A country fair that became one of the biggest annual events in the North-East is being revived this year.

When the weather was fine, the Teesdale Fair attracted more than 30,000 spectators from all over Britain to a showfield at Lartington near Barnard Castle, in County Durham.

But it all ended in 1993 when days of heavy rain turned the field into a mudbath.

The disaster led to heavy losses and wiped out the fair's cash reserves.

The event, which started in 1975, was always a one-day event in April, but now it is to be on Saturday and Sunday, September 24 and 25.

Geoff Clutton, head of a management team that will run the event, said yesterday: "I always enjoyed the event, and so did thousands of others.

"Every year since it ended I've heard sports people saying how much they miss it. Now they are delighted that it is returning.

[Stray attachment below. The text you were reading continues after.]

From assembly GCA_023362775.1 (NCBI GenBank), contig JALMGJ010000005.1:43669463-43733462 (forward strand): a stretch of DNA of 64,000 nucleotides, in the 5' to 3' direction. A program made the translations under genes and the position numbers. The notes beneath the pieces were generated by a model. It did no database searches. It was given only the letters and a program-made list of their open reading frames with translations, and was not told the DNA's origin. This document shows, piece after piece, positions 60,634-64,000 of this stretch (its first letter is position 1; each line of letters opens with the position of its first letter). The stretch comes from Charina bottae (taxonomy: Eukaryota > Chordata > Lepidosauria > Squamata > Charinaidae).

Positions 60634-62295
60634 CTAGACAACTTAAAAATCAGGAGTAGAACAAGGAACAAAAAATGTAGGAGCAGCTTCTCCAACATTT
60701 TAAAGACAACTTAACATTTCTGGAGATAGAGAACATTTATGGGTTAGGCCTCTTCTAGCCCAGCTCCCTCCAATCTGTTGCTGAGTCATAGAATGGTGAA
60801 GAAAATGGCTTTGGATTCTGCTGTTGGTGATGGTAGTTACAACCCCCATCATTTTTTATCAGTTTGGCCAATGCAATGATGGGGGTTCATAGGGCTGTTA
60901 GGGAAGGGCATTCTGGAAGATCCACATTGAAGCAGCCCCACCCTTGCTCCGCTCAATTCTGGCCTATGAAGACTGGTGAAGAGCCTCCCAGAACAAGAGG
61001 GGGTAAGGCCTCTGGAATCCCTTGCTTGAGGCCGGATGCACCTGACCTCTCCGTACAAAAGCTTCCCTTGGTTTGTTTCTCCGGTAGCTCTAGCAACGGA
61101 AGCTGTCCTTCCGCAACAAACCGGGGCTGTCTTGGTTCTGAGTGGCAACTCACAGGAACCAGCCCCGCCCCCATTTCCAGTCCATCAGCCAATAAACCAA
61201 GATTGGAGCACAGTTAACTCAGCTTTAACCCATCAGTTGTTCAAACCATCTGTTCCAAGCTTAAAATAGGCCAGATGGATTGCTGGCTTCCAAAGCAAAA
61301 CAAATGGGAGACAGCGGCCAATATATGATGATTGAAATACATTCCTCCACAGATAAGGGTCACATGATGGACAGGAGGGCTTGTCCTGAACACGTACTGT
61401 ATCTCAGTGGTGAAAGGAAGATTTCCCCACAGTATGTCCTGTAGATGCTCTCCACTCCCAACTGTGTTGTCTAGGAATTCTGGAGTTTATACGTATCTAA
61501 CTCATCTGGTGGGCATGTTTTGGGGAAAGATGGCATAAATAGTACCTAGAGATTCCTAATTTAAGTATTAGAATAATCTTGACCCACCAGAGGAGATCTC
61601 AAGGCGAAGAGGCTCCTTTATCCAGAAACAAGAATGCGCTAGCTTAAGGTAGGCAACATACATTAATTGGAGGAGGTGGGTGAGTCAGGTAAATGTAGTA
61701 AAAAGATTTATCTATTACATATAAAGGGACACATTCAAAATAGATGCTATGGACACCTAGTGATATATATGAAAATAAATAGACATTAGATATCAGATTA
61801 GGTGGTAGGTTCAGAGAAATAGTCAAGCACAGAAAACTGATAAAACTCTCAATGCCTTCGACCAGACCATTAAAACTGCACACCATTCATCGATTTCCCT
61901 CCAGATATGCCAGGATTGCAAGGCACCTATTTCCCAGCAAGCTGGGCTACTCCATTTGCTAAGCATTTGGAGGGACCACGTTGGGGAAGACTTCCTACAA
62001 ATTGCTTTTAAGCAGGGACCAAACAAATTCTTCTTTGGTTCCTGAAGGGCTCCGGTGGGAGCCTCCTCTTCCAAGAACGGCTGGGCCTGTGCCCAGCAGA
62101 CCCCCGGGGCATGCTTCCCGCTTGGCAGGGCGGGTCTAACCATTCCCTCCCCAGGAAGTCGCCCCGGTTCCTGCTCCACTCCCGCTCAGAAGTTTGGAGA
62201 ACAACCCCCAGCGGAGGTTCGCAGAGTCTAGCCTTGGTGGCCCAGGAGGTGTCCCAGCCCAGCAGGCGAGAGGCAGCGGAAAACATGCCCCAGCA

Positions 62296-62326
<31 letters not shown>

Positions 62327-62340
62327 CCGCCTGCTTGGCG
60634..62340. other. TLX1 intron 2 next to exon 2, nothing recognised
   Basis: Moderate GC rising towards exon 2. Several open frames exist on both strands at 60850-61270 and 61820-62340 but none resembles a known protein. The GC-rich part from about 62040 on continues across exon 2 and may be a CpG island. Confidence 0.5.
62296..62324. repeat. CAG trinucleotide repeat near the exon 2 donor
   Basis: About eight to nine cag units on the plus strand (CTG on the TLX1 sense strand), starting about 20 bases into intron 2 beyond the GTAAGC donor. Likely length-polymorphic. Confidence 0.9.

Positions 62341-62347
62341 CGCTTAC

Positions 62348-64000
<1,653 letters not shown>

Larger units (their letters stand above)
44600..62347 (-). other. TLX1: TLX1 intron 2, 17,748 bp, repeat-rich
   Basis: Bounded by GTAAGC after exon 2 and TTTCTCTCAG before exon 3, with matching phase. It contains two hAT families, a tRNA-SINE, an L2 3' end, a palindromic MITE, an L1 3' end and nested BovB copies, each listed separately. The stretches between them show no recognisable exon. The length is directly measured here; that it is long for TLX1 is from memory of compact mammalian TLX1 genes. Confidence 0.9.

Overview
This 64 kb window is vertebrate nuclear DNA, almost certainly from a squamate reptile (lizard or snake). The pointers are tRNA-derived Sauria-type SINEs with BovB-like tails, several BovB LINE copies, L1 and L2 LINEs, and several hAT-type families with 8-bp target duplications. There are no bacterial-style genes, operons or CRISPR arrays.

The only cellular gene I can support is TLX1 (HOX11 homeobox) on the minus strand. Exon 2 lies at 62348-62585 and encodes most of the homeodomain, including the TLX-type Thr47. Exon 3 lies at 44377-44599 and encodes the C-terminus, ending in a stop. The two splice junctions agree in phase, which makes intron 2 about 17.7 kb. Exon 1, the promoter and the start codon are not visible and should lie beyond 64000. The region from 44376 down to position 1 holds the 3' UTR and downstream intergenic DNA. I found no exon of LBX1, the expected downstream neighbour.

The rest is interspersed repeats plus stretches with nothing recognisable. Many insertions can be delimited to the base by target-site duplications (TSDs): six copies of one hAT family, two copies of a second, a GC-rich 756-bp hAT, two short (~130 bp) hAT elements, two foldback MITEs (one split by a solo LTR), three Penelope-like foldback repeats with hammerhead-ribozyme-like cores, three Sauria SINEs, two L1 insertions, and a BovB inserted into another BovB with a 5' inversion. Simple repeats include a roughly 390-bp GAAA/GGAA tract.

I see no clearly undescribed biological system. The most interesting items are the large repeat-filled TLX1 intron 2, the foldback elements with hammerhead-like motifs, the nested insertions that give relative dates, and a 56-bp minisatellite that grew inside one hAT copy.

"It will be better than ever, with all the usual rural pursuits like shooting, fly casting, dogs, hawks and ferrets.

"But we'll have extra attractions like motorcycle stunt riding to please more spectators."

He said many traders and competitors will stay in the area for the weekend, so it will be a boost to the local economy as well as a treat for followers of country sports.

John Mayhew, who owns the land where it will be held, said: "The weather was often a bit risky in April but, despite that, the fair always attracted a huge crowd.

"But we have more chance of getting settled weather in September, and with the event spread over two days I'm sure it will get even more support."

Mr Mayhew's father, Derek, was one of the team which launched the original fair. He now lives on the south coast, but hopes to travel back for the event.

Entries will be taken soon for clay pigeon shooting, terrier racing, lurchers, riding competitions and retrievers. There will also be a food market and dozens of trade stands.